In its original version, this first appeared in the July 2013 edition of the Highley Forum, since when events have overtaken it to exceed even the extent of the break-up that I foresaw back then.
Well, local democracy as we used to know it, anyway? The sort that channelled a collective local voice into the decision making processes of what used to be “the local council”, whether parish, district or county, the last two long defunct in Shropshire since 2009 when unitary and its ‘Strong Leader with Cabinet’ model of governance came in.
Conversion to the unitary council model in 2009 channelled decision-making into the hands of the individuals chosen by the Leader (capital ‘L’), who is voted into place by members of the largest political grouping at Shirehall which in Shropshire’s case is the Conservative Party. The chosen few form a ‘Cabinet’ and assume the authority to make decisions as an executive not answerable, and certainly not accountable, to anyone.
In theory scrutiny committees do exist, with the nominal power to question proposed policy changes but which, in reality, are able only to “recommend” changes which the Cabinet is under no obligation to accept.
If the shift of power started when Shropshire went unitary under Gordon Brown’s Labour government in 2009, it was when the Conservatives under David Cameron won the May 2010 general election that the consequences of that shift in power really took hold.
Council offices in Ludlow and Bridgnorth were off-loaded and staff offered voluntary redundancy. Only later, with the introduction of the National Planning Policy Framework (NPPF) in 2013, would the full implication of the resultant loss of 40% of the authority’s senior, more experienced planning staff begin to manifest itself, and continues to be felt now, in 2020!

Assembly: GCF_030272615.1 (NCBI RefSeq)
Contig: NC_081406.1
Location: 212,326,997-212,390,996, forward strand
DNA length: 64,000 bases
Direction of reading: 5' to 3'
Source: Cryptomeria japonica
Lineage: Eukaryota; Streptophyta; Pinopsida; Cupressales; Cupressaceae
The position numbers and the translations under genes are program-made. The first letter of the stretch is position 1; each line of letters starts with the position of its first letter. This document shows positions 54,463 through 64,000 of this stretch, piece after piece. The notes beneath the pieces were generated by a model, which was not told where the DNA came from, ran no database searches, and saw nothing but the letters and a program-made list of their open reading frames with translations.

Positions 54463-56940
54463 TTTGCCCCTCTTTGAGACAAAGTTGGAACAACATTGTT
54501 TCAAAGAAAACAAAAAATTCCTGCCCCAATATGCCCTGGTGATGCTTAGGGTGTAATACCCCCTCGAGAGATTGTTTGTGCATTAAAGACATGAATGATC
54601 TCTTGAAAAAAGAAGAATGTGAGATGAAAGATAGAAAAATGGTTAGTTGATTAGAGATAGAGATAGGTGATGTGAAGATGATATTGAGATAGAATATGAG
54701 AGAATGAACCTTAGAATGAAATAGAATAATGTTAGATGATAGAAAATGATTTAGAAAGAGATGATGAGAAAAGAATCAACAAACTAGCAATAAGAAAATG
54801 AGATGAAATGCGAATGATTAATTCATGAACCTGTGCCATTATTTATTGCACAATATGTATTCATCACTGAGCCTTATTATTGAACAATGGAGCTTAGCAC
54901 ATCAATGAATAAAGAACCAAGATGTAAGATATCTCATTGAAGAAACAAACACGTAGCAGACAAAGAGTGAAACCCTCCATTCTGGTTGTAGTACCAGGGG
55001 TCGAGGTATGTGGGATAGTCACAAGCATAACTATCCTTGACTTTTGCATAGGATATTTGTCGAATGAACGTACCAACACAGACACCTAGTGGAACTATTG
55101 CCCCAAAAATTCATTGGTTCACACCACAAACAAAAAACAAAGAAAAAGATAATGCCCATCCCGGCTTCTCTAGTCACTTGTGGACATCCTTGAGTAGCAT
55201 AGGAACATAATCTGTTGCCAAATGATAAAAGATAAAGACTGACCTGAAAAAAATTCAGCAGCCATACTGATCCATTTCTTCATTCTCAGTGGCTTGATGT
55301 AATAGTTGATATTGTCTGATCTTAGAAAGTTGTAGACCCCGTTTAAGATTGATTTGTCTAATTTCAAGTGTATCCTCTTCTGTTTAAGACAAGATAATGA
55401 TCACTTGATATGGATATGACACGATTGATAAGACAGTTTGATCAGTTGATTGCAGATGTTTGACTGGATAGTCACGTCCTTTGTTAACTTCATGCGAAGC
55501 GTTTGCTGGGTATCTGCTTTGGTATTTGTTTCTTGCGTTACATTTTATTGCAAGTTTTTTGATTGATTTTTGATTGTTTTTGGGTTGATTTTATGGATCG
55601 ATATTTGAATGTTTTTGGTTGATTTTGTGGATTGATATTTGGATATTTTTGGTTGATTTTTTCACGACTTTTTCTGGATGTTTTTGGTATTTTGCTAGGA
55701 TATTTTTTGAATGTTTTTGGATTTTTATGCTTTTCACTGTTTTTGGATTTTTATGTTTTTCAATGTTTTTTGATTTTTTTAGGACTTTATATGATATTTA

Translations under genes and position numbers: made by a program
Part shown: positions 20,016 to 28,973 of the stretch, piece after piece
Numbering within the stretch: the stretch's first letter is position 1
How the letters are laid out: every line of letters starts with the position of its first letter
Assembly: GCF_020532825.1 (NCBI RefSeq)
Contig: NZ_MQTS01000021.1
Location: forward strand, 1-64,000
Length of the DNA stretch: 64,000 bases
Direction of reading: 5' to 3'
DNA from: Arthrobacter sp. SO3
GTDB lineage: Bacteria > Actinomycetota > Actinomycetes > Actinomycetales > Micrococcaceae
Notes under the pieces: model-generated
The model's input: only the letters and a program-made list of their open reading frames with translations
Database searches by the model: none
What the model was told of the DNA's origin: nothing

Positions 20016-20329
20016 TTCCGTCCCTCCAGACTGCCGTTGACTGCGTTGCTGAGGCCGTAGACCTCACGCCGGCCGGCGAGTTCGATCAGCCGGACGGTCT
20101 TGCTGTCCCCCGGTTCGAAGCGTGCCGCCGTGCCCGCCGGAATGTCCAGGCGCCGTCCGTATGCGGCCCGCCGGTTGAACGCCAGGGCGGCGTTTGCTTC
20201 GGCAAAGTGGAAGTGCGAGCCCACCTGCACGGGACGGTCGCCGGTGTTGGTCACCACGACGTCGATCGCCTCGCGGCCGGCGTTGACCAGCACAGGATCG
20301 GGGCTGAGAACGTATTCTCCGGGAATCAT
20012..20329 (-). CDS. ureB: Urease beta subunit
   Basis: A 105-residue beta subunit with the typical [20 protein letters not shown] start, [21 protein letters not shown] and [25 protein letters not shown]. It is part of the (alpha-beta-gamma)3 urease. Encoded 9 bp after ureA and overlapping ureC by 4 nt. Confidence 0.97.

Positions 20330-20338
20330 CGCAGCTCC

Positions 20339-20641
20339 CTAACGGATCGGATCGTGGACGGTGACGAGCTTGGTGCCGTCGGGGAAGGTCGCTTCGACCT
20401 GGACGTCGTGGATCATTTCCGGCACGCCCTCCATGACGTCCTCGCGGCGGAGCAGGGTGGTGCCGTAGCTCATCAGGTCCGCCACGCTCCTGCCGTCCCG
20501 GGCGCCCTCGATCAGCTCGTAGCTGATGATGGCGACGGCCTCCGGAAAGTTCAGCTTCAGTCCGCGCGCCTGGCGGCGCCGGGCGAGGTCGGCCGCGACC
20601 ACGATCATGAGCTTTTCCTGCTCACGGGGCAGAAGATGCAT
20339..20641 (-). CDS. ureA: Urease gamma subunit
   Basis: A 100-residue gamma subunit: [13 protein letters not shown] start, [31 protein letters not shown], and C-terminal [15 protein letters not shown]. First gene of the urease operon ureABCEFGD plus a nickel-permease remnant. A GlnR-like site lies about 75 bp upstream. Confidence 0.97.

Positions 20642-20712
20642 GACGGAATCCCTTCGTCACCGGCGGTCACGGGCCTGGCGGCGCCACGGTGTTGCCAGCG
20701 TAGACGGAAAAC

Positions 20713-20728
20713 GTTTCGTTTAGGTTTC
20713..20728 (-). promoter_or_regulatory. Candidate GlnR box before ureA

We councillors were told (usually via the Shropshire Star) to get ready to come to terms with changes to the way local government would operate in Shropshire because central government was determined that things would change and the Executive at Shirehall were determined to toe their Party’s line.
The ‘For Sale’ signs went up on Shirehall and Shirehall started working to render itself obsolete by moving many of its functions into the council-owned company established by Keith Barrow, ‘ip&e’ (wound up in 2016 after Keith Barrow was forced to stand down at the end of 2015).
The sale of Shirehall was pretty much a foregone conclusion; earlier optimistic talk of a move to the Guildhall in Shrewsbury – retaining at least a semblance of the old way of doing things – was out because it was earmarked for use as part of the ‘campus’ of the University of Shrewsbury.
With Stonehouse in Ludlow and Westgate in Bridgnorth closed down, officers were even then either ‘hot-desking’ or operating from home or from their car, the Executive’s ambition for the wholesale move to a virtual council was only slowed by the poor-to-non-existent broadband coverage over great swathes of the county, particularly in the west.